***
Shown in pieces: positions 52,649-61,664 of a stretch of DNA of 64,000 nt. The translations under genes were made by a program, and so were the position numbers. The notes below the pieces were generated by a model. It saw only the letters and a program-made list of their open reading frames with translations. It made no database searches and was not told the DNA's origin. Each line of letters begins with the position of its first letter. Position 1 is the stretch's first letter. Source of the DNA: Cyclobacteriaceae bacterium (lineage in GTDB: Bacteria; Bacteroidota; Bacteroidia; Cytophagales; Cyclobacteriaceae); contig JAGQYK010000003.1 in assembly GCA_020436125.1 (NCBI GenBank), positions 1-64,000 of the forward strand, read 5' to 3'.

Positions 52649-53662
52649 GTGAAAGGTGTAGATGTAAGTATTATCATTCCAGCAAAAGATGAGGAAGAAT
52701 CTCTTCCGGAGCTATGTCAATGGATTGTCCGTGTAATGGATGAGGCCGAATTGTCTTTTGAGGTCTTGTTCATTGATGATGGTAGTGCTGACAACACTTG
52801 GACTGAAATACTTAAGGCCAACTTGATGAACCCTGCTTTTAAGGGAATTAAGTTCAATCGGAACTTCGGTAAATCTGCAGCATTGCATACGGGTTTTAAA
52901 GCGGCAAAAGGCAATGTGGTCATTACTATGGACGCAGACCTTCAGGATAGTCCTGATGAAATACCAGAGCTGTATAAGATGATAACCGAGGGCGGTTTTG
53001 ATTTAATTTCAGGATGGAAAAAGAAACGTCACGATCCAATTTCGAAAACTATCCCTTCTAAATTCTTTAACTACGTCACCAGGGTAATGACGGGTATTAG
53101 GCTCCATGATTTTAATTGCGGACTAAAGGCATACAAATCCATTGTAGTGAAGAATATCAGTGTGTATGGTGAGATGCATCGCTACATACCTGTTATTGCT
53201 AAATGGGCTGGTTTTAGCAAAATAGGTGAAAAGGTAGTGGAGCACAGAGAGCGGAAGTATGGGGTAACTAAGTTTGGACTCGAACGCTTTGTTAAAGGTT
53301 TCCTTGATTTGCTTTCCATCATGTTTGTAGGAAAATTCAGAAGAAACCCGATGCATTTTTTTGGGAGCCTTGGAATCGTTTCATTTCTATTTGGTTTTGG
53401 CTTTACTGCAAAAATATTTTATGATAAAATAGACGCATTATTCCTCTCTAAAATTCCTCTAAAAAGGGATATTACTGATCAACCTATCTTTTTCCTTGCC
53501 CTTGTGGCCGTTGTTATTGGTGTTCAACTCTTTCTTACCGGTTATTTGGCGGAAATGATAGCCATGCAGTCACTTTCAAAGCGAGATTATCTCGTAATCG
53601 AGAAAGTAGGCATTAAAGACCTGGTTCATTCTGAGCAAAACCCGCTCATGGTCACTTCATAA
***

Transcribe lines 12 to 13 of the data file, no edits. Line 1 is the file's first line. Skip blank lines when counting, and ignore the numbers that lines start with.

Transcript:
53501 CTTGTGGCCGTTGTTATTGGTGTTCAACTCTTTCTTACCGGTTATTTGGCGGAAATGATAGCCATGCAGTCACTTTCAAAGCGAGATTATCTCGTAATCG
53601 AGAAAGTAGGCATTAAAGACCTGGTTCATTCTGAGCAAAACCCGCTCATGGTCACTTCATAA